A few examples of ideas that could be worthy of consideration:

Focus more on prevention

? Have a good bin infrastructure: a lot of Dulwich, especially in areas with high foot fall, will keep itself pretty clean if there is adequate bin provision because most people don?t want to drop litter and would be embarrassed to be seen doing so. Most of the litter I see in busy areas is where there is no bin, or the bin is full and people stack it on top of the bin or optimistically ram it in, for it only to fall out five mins later. Yes, it costs money to empty bins more regularly/provide more but may be this is a better way to spend funds than getting people to clear up after the event. On days when you know it?s going to be busy e.g., Saturday morning, make sure the bins are empty because we know people are going to go to the market and coffeeshops and buy takeaway food and drinks- if there?s nowhere to put the rubbish, it will lead to some form of littering. (although the throw away culture is obviously a whole other problem in itself which needs to be tackled).

? Use self-funded enforcement: enforcement schemes can fund themselves via fines. I?m sure this is fraught with challenges and the council is probably reluctant to roll-out another fine based initiative with the furore around LTN fines still raging but this is at least targeted at activity that most people would agree is wrong.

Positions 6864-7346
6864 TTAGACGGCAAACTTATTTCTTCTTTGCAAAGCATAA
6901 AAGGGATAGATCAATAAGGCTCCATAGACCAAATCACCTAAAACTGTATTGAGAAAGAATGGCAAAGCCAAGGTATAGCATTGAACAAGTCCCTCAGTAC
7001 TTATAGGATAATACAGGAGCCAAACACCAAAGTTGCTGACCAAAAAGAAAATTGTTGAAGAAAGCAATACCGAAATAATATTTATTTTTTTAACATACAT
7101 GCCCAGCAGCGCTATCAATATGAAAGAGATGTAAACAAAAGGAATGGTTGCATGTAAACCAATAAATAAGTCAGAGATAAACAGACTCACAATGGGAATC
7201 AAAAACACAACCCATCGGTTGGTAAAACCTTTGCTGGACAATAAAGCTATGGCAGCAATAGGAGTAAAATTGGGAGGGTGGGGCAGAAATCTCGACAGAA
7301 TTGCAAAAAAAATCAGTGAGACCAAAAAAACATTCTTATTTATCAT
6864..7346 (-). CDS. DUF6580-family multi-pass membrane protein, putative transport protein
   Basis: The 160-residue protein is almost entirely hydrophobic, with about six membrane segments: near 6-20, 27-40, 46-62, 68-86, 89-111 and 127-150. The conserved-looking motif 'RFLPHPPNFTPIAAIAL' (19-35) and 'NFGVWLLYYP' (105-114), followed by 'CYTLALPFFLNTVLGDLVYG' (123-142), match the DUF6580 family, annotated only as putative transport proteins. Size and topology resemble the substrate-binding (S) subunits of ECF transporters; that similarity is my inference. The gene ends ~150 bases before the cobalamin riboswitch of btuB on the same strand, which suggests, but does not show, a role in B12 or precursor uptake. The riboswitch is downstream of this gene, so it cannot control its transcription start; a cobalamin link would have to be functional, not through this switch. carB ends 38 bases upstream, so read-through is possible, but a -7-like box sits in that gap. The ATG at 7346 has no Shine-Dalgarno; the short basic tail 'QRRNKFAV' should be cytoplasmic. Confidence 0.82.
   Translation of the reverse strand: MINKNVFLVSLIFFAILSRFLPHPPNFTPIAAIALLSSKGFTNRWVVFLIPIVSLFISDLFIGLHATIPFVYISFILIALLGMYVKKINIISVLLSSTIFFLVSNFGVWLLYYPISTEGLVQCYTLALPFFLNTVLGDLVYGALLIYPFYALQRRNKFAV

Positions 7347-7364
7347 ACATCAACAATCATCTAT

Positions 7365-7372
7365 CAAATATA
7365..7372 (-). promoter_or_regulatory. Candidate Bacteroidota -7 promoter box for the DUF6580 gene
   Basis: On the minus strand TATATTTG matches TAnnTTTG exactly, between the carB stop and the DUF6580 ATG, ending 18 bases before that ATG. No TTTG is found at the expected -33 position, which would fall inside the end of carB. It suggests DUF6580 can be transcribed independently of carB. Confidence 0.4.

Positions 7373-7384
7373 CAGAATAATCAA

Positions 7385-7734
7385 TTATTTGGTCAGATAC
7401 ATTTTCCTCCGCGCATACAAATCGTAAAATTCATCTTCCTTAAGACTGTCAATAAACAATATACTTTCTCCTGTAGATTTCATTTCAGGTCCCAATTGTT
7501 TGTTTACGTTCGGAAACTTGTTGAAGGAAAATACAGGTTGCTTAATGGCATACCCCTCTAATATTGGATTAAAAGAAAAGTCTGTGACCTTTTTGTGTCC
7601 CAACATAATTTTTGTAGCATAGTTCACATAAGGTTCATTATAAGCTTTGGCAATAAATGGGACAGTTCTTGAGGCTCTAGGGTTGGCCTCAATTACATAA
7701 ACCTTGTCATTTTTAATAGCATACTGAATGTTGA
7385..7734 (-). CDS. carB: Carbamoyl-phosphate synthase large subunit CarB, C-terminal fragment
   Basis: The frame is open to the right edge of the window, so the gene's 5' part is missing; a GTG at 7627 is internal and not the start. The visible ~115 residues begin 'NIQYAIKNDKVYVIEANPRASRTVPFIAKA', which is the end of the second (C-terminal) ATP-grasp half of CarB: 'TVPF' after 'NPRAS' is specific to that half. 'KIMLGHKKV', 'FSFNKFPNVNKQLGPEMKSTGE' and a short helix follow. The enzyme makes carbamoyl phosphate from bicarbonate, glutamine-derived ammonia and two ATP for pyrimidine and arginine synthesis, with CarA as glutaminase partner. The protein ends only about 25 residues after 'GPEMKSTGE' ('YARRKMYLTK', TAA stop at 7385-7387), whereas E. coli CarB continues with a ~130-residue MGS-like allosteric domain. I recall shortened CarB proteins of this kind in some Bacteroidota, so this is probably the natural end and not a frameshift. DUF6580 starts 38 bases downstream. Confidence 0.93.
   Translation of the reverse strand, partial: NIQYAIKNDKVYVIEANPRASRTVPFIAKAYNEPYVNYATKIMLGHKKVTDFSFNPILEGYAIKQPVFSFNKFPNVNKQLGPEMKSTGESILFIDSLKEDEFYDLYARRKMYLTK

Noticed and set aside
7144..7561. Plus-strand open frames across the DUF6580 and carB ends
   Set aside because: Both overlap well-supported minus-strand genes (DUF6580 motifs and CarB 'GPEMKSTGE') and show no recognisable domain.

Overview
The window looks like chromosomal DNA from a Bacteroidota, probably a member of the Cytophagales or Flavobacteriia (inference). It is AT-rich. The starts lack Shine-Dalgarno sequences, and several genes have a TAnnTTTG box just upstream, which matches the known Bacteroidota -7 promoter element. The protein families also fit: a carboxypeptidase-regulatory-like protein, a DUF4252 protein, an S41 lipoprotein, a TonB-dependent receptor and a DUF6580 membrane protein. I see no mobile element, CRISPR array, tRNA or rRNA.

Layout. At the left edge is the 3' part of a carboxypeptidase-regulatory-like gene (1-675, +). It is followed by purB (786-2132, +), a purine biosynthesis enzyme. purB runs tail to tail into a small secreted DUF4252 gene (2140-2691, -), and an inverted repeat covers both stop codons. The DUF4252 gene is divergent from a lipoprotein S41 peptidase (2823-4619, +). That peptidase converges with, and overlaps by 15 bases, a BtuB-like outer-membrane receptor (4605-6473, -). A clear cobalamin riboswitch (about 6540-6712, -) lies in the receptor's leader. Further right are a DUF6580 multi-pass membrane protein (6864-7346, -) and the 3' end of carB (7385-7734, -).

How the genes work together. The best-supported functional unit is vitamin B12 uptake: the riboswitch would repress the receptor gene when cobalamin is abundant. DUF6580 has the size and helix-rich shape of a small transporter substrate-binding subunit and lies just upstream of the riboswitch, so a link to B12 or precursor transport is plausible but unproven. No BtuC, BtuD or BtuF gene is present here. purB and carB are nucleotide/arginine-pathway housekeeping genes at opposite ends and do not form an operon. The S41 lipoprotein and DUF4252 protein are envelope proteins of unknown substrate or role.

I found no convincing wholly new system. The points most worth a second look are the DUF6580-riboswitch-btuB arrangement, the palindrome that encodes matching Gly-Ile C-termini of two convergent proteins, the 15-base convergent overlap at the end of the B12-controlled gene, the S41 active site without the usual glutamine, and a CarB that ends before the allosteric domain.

Tap into the community

There are community schemes all over the country that have taken on a role in supporting the effort to keep neighbourhoods clean but for this to reach any scale, this does require some funding and support from somewhere and the council could play a role in this (their cleaner, greener, safer scheme only covers permanent fixtures like gardens and painting fence posts). I have approached the council and volunteered to partner with them to set up such a scheme- as yet there has been very little meaningful interest and has gone no-where. It feels like a lack of leadership on this agenda when you can?t offer help in exchange for some support (even if they just pay for some litter pickers). Examples of where other areas are adopting such an approach are here: